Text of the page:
Attempts to derive meaning from the carnage emerged even before the epidemic had fully abated. Building on the prevailing theory of how disease infiltrated the body, writers often centered on the political, moral, and economic imbalances that plagued Philadelphia prior to the fever’s onslaught. In mid-October, the National Gazette (run by Jefferson acolyte Philip Freneau) published an anonymous op-ed that identified the “creep” of “aristocratic sentiments” in American society as proof of civic enervation that drove individuals in fear to embrace despotism. Lutheran minister Justus Christian Henry Helmuth faulted the arrival of a circus theater in the city, which he believed eroded morals and warranted punishment from God. Others blamed Philadelphia’s growing industrialization and the crowded urban planning that drew citizens away from agricultural lifestyles considered physically and spiritually healthier. Rush even stretched divine correction to include landlords who overcharged on rent: “They have been one of the procuring causes in my opinion of the late judgment of God upon our city.”
But perhaps the greatest source of disequilibrium was the very notion that the United States could, through reason and certainty alone, master the human condition. In Feverish Bodies, Enlightened Minds: Science and the Yellow Fever Controversy in the Early American Republic, Thomas Apel outlines how yellow fever studies published at the end of the 1790s reluctantly refuted the expectation that the American republic could escape the cyclical ravages of disease that characterized most of history. For example, the educator Noah Webster, an American nationalist, exhaustively surveyed case studies of previous epidemics in hopes of identifying a discernible pattern that could help arrest future outbreaks in the country. In the end, he was forced to admit that America’s unrelenting urbanization made future scourges inevitable. Unwilling to part with the Enlightenment belief in a universe “governed by uniform laws,” however, Webster argued that plagues were actually an intervention by “the great AUTHOR” to check society’s destabilizing hubris and reorient it towards virtue.
These were all very American responses to a catastrophe. But none better exemplified the early Republic’s ideals than the voluntary associations that stepped in to offer structure and succor as other institutions failed in Philadelphia. When the federal government faltered and animosity immobilized members of the medical academy, Clarkson’s citizen’s committee, the immigrant-run Bush Hill hospital, and members of the Free African Society did what they could to save their city from being eaten alive by fear. The minutes of the citizen’s committee particularly read like a reassuring register of normalcy against an apocalyptic background, noting gradual improvements at Bush Hill, distributions of food and supplies, relocated orphans, and detailed lists of those whom the plague killed and spared. They also recorded the steady stream of donations that arrived from towns and cities across the United States, often denoted specifically “for the use of the poor.” If there was one immutable law governing all epidemics, it was (in Rush’s words) that “the poor are everywhere the principal sufferers.” To this he could have appended the truism that no good deed goes unpunished—Jones and Allen spent much of the 1790s refuting outlandish but predictably racist claims that the Free African Society had inflated nursing wages during the calamity.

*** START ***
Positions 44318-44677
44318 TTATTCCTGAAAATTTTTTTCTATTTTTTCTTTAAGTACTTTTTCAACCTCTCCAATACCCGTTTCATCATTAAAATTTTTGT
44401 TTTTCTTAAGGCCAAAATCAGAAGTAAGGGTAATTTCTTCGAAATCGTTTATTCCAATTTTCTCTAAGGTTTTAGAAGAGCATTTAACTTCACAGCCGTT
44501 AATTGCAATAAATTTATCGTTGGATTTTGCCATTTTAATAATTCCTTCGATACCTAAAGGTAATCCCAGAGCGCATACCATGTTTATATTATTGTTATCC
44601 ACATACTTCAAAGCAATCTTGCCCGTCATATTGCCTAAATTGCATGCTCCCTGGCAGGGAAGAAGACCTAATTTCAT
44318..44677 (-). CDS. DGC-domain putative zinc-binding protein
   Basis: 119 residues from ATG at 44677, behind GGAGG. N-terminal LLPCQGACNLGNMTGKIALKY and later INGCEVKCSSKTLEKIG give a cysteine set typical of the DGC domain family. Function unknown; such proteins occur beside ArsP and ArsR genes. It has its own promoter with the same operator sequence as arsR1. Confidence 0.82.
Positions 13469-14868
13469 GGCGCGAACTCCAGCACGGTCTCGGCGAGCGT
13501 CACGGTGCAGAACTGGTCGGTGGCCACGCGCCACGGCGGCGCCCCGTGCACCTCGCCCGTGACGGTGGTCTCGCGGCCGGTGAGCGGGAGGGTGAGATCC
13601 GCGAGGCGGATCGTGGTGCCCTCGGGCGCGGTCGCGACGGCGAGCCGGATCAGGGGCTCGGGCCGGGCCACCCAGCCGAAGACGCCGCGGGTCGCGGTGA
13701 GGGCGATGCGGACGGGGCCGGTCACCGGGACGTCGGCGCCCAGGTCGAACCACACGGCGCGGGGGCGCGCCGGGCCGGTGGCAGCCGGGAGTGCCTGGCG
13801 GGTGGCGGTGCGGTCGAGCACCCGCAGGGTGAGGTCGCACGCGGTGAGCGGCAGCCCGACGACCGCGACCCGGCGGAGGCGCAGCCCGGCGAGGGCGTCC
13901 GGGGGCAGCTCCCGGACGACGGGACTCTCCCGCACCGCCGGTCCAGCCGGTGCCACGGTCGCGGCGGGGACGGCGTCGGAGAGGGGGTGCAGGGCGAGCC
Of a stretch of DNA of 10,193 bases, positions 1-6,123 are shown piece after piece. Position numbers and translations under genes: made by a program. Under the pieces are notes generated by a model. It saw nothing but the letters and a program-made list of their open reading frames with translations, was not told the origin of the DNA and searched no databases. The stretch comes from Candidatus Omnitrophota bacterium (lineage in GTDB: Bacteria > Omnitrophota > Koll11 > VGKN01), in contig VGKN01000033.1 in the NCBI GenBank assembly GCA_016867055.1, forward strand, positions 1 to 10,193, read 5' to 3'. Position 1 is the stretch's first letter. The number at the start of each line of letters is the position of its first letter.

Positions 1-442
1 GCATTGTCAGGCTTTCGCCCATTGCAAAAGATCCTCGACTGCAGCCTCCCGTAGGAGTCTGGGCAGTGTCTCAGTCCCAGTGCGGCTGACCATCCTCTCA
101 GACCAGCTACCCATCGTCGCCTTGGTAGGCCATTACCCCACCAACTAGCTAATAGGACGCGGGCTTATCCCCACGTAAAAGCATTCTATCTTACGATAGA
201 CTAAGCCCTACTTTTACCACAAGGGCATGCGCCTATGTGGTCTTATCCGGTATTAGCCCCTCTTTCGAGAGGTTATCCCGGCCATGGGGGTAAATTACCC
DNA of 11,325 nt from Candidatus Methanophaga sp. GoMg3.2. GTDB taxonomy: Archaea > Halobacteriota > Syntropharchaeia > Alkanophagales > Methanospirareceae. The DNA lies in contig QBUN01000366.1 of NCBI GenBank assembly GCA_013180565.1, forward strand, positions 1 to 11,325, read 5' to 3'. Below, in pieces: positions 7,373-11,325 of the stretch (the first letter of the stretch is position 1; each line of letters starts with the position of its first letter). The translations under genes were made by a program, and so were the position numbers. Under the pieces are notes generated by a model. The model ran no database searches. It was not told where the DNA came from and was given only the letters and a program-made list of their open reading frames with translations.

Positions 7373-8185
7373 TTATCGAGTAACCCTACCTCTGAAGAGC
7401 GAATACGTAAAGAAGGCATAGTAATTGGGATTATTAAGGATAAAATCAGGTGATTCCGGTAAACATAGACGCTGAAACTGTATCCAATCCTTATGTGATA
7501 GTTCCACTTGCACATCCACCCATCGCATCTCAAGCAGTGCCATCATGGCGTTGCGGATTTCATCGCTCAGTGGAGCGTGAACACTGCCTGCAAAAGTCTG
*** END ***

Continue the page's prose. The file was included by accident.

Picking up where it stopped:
While this diverse cast of ordinary men and women succeeded in preserving Philadelphia, the city did not return to its former stature. It had never meant to stand as the capital for long anyway (Jefferson and Hamilton having bargained its removal to the Potomac a few years prior), but as historian Eve Kornfeld has argued the fever played a unique role in destroying Philadelphia’s “unified intellectual community, supreme confidence, and developing cultural primacy.” Nevertheless, the wreckage of Philadelphia’s intellectual infrastructure inspired buds of new medical and philosophical associations that rooted themselves from Massachusetts to South Carolina, along with a rich literature on the study of pestilence. Although the United States demonstrated that it was not immune to the ravaging effects of fear and disease, it succeeded in sustaining a culture of inquiry and civic responsibility that would do more in coming years to mitigate public health emergencies than any of Rush’s romantic proclamations. It had just learned to better respect the limits of human knowledge, appreciate the stores of its civic capital, and to live with the weight of uncertainty. Even so, it is an albatross that will never sit comfortably on the shoulders of our republic, which longs so deeply to be exceptional.